In the few seasons before Ullman left Penney’s, there was some slide in sales and profits in the midst of the Great Recession. Despite his accomplishments, Ullman did not leave on a high note. “The recession was extraordinarily difficult for midtier mall-based stores,” Ullman said Monday. “You learn more in the valley than on the mountaintop.…I intend to use this opportunity to keep learning.”

When Ullman joined Penney’s as chairman and ceo in December 2004, succeeding Allen Questrom, the company was already deep into a multiyear turnaround and showing strong results. Questrom had prevented Penney’s from going into bankruptcy. Ullman’s challenge was to sustain the momentum and create more of a buzz around the brand so it resonated louder with a younger crowd and its middle-income audience. With mall development drying up, he executed the off-mall strategy for store growth.

He said that after Questrom rebuilt the team with senior merchants and set a promotional strategy, it was his task to elevate the profitability and target double-digit operating profit. “I felt like we were on the right track. The recession was not kind to moderate department stores.”

He said he would step down from the Saks Inc. board but stay with the Starbucks board, and remain as deputy chairman of the Federal Reserve Bank of Dallas and as chairman of Mercy Ships International.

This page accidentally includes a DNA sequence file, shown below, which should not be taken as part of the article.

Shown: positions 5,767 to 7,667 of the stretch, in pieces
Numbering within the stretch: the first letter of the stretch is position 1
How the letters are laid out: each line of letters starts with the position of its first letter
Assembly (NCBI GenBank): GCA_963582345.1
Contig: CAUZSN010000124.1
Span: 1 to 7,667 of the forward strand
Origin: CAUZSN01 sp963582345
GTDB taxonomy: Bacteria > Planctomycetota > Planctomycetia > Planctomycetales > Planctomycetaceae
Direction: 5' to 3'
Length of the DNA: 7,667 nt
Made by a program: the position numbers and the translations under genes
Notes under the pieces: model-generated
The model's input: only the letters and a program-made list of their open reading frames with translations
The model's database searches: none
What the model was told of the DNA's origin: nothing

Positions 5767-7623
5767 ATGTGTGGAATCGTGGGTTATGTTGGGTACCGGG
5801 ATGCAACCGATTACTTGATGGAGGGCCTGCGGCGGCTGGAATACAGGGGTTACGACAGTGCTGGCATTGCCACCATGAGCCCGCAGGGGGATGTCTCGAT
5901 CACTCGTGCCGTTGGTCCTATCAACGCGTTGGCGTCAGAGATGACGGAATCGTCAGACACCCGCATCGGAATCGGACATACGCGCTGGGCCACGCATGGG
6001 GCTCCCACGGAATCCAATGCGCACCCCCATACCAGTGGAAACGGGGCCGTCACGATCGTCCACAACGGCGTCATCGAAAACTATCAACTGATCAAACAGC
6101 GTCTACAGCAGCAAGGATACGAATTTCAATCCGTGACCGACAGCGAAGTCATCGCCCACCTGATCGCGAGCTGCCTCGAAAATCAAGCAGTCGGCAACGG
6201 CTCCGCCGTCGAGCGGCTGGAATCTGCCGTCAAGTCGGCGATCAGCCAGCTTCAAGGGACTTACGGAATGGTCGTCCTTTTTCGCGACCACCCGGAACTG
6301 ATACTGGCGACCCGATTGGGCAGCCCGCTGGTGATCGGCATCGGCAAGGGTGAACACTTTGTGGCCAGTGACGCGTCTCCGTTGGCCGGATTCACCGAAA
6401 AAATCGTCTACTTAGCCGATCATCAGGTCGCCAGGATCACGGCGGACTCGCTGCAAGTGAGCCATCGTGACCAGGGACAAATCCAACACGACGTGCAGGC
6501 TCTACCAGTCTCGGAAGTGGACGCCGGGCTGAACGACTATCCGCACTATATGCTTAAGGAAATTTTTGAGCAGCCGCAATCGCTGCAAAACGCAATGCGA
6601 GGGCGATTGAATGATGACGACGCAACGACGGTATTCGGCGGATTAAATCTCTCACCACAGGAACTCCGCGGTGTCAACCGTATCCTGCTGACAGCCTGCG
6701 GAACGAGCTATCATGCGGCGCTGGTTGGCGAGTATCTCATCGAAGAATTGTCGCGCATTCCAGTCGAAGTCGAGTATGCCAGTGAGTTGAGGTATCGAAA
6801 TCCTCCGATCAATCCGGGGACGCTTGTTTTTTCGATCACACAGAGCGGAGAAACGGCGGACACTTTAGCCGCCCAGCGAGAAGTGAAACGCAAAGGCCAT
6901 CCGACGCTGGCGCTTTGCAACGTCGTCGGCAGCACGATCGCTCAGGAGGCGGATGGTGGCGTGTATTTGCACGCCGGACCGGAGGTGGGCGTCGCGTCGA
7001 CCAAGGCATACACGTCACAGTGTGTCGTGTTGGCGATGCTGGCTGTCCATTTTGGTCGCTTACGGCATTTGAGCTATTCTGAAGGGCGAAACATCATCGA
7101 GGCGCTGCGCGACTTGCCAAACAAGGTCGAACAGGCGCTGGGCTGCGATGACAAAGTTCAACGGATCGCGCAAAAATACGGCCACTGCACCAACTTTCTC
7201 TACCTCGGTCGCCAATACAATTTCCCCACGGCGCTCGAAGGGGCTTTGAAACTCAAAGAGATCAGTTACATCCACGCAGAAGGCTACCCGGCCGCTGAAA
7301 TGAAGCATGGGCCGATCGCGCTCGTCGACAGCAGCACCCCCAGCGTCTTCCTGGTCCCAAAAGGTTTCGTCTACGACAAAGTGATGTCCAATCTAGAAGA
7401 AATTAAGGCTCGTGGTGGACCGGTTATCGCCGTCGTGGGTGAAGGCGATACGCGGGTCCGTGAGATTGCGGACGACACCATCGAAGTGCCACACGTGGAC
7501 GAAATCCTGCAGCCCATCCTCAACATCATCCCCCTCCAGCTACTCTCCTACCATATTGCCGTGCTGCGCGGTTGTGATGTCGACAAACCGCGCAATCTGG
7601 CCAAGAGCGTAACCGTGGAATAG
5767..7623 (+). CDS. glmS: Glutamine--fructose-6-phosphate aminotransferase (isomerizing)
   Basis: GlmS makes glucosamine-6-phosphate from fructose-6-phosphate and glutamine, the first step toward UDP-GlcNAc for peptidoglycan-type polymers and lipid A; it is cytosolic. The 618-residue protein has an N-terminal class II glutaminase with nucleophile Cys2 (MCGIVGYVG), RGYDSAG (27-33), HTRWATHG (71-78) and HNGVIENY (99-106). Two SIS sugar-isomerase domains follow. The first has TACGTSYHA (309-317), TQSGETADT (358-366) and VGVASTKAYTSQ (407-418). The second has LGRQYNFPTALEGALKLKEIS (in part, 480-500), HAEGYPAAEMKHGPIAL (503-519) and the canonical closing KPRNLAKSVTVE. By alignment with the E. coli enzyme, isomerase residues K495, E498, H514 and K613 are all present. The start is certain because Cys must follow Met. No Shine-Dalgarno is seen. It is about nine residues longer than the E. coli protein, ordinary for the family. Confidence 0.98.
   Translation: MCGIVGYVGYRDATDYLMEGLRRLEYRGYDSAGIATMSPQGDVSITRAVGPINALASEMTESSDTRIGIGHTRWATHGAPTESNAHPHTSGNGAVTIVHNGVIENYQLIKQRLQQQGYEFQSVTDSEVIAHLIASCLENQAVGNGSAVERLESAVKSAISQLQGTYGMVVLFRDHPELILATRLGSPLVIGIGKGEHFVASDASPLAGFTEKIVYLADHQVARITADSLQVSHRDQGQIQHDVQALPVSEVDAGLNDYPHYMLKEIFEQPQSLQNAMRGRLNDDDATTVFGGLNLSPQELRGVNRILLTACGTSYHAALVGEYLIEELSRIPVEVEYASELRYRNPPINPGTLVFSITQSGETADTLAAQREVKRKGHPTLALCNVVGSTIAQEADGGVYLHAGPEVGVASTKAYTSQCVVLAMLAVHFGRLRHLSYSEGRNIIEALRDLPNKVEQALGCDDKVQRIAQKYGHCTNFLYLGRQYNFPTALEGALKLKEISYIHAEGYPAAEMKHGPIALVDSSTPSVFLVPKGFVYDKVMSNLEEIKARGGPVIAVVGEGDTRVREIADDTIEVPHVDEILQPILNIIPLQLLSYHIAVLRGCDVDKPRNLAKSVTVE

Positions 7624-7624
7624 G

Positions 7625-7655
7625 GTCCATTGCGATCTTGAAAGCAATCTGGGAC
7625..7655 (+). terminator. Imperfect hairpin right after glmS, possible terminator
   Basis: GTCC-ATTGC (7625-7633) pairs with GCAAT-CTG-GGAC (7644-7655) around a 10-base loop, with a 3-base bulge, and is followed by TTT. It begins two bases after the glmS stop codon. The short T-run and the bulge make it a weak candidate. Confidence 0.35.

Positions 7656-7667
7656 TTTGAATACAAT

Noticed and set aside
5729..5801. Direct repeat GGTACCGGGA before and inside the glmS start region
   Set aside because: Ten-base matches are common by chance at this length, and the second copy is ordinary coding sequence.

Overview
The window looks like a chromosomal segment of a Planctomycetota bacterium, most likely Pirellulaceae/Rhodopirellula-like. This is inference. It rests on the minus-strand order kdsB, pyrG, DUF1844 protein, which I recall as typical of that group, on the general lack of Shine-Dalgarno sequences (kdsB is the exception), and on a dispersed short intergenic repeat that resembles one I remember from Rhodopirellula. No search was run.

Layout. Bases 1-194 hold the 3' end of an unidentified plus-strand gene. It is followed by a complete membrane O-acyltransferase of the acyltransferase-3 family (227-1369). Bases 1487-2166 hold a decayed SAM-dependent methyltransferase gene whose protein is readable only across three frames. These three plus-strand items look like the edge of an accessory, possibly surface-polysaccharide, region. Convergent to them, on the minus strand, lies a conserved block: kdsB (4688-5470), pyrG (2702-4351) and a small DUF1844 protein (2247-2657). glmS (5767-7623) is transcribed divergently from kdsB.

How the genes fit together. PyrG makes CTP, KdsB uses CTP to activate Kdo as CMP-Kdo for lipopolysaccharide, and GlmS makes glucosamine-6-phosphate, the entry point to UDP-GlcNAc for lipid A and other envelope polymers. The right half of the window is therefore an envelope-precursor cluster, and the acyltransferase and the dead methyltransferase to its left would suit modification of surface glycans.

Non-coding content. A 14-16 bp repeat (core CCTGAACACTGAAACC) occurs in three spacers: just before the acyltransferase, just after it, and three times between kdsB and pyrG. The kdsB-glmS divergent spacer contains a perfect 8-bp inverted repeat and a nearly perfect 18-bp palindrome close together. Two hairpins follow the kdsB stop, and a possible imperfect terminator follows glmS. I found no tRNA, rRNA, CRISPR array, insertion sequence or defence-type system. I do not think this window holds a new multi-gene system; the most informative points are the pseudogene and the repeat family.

Reaction to the news of Penney’s change in command was swift, sometimes even before the official announcement went out late Monday afternoon.

“I was not surprised, based on the results,” said Questrom. “I was disappointed they didn’t do it earlier.” Questrom was often quoted in the news media in the past few months, criticizing Johnson and his reinvention strategy and raising the question of why Johnson never tested his concepts first, before rolling them out.

“Let’s face it. The last two years has been at tragic set of events for Penney’s and all of its constituents,” said Howard Schultz, chairman and ceo of Starbucks, who once left the coffee company and returned to turn it around. “The advantage Mike Ullman has is his relationships inside and outside of the company, and his intuitive sense of the brand. He has a running start restoring Penney’s back to its rightful place. He’s got the significant trust and confidence of the employees, and an intuitive sense of what to do and how to do it. This is not an easy task, but he is the perfect person to come back. He didn’t have to. He is coming back because he feels a responsibility. It takes a lot courage to come back.”